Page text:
Twitch Users' Motivations and Practices during Community Mental Health Discussions

Jirassaya Uttarapong, Nina Lamastra, Reesha Gandhi, Yu Hao Lee, Chien Wen Tina Yuan, Donghee Yvette Wohn

Research output: Contribution to journalArticlepeer-review

4 Scopus citations


Live streaming is a form of media that allows streamers to directly interact with their audience. Previous research has explored mental health, and live streaming platforms, and users' social motivations behind watching live streams separately. However, few have explored how these all intertwine in conversations involving intimate, self-disclosing topics, such as mental health. Live streams are unique in that they are largely masspersonal in nature; streamers broadcast themselves to mostly unknown viewers, but may choose to interact with them in a personal way. This study aims to understand users' motivations, preferences, and habits behind participating in mental health discussions on live streams. We interviewed 25 Twitch viewers about the streamers they watch, how they interact in mental health discussions, and how they believe streamers should discuss mental health on live streams. Our findings are contextualized in the dynamics in which these discussions occur. Overall, we found that the innate design of the Twitch platform promotes a user-hierarchy in the ecosystem of streamers and their communities, which may affect how mental health is discussed.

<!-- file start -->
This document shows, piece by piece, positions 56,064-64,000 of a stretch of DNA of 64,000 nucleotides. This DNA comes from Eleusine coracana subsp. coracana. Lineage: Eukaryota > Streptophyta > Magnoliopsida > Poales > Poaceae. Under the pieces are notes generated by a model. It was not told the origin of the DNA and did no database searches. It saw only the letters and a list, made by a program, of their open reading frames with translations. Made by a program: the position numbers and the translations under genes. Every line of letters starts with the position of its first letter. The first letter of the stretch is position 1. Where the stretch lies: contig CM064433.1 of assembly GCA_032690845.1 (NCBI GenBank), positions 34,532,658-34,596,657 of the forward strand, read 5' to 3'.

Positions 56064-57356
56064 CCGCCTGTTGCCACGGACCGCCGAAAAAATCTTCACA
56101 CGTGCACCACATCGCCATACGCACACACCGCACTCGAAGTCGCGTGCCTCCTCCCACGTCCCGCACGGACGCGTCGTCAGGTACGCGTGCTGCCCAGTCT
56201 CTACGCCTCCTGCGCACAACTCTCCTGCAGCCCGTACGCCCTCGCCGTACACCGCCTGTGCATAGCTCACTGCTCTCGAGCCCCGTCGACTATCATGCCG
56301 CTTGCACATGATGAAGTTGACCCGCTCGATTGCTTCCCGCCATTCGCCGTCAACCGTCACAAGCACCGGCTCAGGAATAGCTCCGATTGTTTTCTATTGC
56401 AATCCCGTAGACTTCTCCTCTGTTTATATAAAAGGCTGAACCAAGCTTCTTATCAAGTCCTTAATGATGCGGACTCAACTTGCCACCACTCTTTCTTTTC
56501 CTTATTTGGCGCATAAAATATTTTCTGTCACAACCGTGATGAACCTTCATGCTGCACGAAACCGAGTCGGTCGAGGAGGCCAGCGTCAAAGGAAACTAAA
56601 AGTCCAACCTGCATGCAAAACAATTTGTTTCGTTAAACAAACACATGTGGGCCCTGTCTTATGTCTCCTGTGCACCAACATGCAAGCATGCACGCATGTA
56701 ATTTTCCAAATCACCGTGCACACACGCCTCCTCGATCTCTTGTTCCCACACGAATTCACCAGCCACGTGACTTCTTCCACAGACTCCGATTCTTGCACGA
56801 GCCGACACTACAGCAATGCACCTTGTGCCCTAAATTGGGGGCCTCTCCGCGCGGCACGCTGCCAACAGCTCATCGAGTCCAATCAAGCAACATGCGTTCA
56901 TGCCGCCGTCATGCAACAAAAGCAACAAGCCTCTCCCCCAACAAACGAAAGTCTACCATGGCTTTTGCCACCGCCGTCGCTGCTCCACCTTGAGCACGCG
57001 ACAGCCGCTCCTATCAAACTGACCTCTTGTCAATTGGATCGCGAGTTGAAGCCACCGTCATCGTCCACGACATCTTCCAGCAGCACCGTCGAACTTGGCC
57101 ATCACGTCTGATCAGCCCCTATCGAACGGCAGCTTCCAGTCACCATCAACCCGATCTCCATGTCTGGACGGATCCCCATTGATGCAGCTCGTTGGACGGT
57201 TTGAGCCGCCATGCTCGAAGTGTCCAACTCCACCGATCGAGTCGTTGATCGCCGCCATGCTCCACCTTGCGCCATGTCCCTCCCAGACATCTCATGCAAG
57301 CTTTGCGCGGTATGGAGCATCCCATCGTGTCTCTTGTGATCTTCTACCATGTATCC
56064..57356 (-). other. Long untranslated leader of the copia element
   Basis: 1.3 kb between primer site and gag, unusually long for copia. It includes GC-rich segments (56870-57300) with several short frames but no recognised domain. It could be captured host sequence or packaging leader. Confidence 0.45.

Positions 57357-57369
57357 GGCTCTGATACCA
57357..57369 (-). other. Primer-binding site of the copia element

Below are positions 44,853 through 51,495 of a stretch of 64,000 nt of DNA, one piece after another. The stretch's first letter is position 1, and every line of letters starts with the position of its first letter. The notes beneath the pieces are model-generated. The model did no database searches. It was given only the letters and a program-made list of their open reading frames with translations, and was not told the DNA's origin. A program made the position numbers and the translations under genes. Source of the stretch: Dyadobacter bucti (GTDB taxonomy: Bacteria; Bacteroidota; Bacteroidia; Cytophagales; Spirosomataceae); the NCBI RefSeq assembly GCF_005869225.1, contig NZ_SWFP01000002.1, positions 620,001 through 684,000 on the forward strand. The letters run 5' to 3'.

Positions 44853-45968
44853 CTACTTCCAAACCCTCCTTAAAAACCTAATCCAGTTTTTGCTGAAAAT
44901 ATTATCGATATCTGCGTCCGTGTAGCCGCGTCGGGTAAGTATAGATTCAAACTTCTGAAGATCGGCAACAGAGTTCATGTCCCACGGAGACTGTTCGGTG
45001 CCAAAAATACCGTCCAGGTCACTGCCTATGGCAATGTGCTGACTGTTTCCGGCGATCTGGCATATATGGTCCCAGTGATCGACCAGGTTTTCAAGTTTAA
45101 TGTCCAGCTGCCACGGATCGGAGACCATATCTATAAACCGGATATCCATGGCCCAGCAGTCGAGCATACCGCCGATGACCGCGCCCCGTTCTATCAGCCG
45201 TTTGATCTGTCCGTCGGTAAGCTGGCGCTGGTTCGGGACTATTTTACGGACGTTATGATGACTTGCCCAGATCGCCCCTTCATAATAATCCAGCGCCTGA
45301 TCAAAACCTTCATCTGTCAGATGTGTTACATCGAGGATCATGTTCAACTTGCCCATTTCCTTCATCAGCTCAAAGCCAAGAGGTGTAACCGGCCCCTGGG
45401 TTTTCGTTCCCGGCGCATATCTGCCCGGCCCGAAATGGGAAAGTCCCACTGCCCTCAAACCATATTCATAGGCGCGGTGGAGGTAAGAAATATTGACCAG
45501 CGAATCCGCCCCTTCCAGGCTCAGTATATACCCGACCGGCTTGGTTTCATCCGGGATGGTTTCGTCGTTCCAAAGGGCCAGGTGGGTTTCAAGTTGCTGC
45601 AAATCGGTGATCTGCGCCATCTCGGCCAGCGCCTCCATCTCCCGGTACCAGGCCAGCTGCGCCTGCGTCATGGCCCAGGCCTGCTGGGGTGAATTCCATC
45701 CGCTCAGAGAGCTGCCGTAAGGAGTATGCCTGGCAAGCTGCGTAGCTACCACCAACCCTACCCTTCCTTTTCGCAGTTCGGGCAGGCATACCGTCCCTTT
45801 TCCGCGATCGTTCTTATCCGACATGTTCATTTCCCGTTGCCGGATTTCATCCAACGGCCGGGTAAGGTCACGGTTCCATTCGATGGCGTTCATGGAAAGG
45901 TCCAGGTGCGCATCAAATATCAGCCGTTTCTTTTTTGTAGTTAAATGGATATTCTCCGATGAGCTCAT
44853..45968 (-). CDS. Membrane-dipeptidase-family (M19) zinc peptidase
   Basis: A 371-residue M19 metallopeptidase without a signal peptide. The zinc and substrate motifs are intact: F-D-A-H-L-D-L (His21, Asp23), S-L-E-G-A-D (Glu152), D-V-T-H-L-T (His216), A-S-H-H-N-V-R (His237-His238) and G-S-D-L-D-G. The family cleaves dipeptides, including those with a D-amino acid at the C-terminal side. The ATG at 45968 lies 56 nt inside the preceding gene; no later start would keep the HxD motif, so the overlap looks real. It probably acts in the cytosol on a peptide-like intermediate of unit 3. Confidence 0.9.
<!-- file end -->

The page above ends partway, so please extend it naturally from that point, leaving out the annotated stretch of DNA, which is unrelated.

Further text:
Original languageEnglish (US)
Article number3492824
JournalProceedings of the ACM on Human-Computer Interaction
Issue numberGROUP
StatePublished - Jan 14 2022

All Science Journal Classification (ASJC) codes

  • Social Sciences (miscellaneous)
  • Human-Computer Interaction
  • Computer Networks and Communications


  • interviews
  • live streaming
  • mental health
  • online communities
  • self-disclosure
  • twitch


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